However, we must recalculate sensitivity
of our analyzer first. We previously defined
sensitivity as the level of a sinusoidal signal
that is equal to the displayed average noise
floor. Since the analyzer is calibrated to
show the proper amplitude of a sinusoid,
no correction for the signal was needed.
But noise is displayed 2.5 dB too low, so
an input noise signal must be 2.5 dB above
the analyzer’s displayed noise floor to be
at the same level by the time it reaches
the display. The input and internal noise
signals add to raise the displayed noise by
3 dB, a factor of two in power. So we can
define the noise figure of our analyzer for a
noise signal as:
NFSA(N) = (noise floor)dBm/RBW –
10 log(RBW/1) – kTBB=1 + 2.5 dB
If we use the same noise floor we
used previously, –110 dBm in a 10-kHz
resolution bandwidth, we get:
NFSA(N) = –110 dBm – 10 log(10,000/1) –
(–174 dBm) + 2.5 dB = 26.5 dB
As was the case for a sinusoidal signal,
NFSA(N) is independent of resolution
bandwidth and tells us how far above kTB
a noise signal must be to be equal to the
noise floor of our analyzer.
When we add a preamplifier to our
analyzer, the system noise figure and
sensitivity improve. However, we have
accounted for the 2.5-dB factor in our
definition of NFSA(N), so the graph of
system noise figure becomes that of Figure
5-9. We determine system noise figure for
noise the same way that we did previously
for a sinusoidal signal.
8. The X-Series analyzers specify noise power bandwidth accuracy to within 0.5% (± 0.022 dB).
9. For example, the X-Series analyzers compute the mean over half a division, regardless of the number of display points.
10. Most modern spectrum analyzers make this calculation even easier with the channel power function. You enter the integration bandwidth of the
channel and center the signal on the analyzer display. The channel power function then calculates the total signal power in the channel.
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55 | Keysight | Spectrum Analysis Basics – Application Note 150
Chapter 6. Dynamic Range
Dynamic range is generally thought of
as the ability of an analyzer to measure
harmonically related signals and the
interaction of two or more signals,
for example, to measure second- or
third-harmonic distortion or third-order
intermodulation. In dealing with such
measurements, remember that the input
mixer of a spectrum analyzer is a nonlinear
device, so it always generates distortion
of its own. The mixer is nonlinear for a
reason. It must be nonlinear to translate
an input signal to the desired IF. But the
unwanted distortion products generated
in the mixer fall at the same frequencies
as the distortion products we wish to
measure on the input signal.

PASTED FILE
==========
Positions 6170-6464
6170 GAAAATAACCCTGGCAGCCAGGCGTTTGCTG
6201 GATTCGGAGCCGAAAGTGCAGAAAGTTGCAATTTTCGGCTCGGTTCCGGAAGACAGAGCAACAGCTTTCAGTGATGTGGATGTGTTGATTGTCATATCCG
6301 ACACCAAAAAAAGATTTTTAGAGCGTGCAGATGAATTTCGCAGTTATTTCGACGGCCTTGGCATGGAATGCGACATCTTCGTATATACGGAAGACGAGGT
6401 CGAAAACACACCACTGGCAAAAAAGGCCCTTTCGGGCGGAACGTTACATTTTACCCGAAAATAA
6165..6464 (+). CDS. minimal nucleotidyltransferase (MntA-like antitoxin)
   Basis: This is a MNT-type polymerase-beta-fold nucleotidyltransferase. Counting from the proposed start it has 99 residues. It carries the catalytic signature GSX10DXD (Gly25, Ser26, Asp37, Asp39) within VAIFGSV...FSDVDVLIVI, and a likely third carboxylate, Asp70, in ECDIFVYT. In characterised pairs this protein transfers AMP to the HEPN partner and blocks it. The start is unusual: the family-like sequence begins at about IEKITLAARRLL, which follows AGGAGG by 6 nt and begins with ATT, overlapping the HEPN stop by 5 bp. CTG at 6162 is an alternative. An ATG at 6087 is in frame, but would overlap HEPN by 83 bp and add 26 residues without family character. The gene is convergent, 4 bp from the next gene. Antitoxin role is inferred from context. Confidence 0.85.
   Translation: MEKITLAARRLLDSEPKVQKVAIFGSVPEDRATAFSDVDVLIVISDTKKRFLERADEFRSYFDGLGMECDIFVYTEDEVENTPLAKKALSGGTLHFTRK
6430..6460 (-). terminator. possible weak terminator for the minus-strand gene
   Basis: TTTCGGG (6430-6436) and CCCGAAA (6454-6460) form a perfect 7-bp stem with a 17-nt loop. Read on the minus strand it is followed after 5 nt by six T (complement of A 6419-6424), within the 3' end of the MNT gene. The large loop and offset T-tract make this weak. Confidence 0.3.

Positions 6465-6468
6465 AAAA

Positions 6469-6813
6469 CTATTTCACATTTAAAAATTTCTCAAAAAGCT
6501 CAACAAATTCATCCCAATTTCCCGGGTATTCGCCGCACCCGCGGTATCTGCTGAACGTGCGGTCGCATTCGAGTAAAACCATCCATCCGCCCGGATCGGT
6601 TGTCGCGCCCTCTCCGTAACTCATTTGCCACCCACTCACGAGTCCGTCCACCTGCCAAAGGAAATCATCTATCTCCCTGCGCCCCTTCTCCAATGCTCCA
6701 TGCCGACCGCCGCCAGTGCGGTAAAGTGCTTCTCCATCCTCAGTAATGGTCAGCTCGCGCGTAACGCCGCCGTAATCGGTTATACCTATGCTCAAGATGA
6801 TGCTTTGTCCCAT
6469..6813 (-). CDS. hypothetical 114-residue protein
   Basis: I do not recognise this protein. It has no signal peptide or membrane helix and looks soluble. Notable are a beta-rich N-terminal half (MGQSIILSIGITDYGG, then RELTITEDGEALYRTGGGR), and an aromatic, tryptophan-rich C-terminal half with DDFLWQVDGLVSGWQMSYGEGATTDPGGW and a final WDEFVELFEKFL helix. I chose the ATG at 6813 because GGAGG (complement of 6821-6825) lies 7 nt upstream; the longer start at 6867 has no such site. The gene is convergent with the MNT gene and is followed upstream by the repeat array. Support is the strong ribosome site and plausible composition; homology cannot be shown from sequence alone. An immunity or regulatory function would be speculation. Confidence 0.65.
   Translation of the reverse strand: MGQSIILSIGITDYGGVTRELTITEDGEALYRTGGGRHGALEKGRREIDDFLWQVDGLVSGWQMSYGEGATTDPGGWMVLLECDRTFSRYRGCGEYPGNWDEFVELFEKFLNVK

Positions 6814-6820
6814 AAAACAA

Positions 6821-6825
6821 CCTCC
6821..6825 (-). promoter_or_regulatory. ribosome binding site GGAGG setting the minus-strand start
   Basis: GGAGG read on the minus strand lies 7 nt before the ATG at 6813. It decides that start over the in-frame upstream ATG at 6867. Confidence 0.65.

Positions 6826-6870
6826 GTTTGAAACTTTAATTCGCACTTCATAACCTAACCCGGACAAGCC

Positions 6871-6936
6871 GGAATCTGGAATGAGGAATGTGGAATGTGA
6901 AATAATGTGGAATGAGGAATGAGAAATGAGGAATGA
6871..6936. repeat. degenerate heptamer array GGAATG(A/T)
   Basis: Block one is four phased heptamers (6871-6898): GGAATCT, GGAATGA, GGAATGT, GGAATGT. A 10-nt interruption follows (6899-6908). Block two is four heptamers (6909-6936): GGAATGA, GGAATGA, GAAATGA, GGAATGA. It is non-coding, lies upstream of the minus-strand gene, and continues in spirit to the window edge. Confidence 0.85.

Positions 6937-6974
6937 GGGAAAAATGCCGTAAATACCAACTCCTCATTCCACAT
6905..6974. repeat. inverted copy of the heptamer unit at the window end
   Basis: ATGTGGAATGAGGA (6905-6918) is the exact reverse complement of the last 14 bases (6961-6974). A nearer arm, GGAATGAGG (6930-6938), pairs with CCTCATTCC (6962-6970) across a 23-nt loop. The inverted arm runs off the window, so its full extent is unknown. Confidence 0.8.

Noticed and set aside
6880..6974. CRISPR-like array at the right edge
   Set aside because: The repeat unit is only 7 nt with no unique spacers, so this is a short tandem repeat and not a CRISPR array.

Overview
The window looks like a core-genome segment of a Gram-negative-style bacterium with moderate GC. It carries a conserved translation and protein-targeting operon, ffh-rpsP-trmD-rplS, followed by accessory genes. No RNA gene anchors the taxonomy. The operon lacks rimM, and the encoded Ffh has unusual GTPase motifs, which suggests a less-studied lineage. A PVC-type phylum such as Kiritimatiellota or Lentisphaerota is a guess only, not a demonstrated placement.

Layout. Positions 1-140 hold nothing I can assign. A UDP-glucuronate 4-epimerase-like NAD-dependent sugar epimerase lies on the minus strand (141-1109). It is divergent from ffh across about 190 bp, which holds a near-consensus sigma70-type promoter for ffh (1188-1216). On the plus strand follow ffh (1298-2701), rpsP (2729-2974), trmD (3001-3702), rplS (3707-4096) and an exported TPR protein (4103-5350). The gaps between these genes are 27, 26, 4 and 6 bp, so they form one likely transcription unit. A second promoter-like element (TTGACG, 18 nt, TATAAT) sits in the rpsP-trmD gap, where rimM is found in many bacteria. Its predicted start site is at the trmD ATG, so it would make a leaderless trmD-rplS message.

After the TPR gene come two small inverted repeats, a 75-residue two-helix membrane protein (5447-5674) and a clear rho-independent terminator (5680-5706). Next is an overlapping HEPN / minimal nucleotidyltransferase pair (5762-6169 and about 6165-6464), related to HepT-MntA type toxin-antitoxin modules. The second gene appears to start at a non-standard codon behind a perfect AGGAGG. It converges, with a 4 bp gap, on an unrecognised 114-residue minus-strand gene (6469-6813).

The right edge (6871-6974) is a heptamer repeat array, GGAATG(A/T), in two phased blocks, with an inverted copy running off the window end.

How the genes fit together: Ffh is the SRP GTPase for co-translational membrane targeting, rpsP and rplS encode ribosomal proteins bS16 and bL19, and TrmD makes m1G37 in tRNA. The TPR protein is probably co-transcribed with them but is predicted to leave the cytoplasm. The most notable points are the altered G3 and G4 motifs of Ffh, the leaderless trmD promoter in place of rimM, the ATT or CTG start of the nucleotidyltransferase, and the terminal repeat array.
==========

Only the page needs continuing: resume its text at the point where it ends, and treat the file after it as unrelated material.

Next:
So we might define dynamic range in
this way: it is the ratio, expressed in dB,
of the largest to the smallest signals
simultaneously present at the input of
the spectrum analyzer that allows
measurement of the smaller signal to a
given degree of uncertainty.
Notice that accuracy of the measurement
is part of the definition. In the following
examples, you will see how both internally
generated noise and distortion affect
Dynamic range versus
internal distortion
To determine dynamic range versus
distortion, we must first determine just
how our input mixer behaves. Most
analyzers, particularly those using
harmonic mixing to extend their tuning
range1, use diode mixers. (Other types
of mixers would behave similarly.) The
current through an ideal diode can be
expressed as:
i = Is(eqv/kT–1)
where IS = the diode’s saturation current
q = electron charge (1.60 x 10–19 C)
v = instantaneous voltage
k = Boltzmann’s constant
(1.38 x 10 –23 joule/K)
T= temperature in Kelvin
We can expand this expression into a
power series:
i = IS(k1v + k 2 v 2 + k 3 v 3 +...)
where k1 = q/kT
k 2 = k12 /2!
k 3 = k13 /3!, etc.
Let’s now apply two signals to the mixer.
One will be the input signal we wish to
analyze; the other, the local oscillator
signal necessary to create the IF:
v = VLO sin(ωLO t) + V1 sin(ω1t)
If we go through the mathematics, we
arrive at the desired mixing product that,
with the correct LO frequency, equals the
k2VLOV1 cos[(ωLO – ω1)t]
A k 2VLOV1 cos[(ωLO + ω1)t] term is also
generated, but in our discussion of the
tuning equation, we found that we want
the LO to be above the IF, so (ωLO + ω1) is
also always above the IF.
With a constant LO level, the mixer output
is linearly related to the input signal level.
For all practical purposes, this is true as
long as the input signal is more than 15 to
20 dB below the level of the LO. There are
also terms involving harmonics of the input
(3k3/4)VLOV12 sin(ωLO – 2 ω1)t,
(k4/8)VLOV13 sin(ωLO – 3ω1)t, etc.
These terms tell us that dynamic range due
to internal distortion is a function of the
input signal level at the input mixer. Let’s see
how this works, using as our definition of
dynamic range, the difference in dB between
the fundamental tone and the internally
generated distortion.
The argument of the sine in the first term
includes 2ω1, so it represents the second
harmonic of the input signal.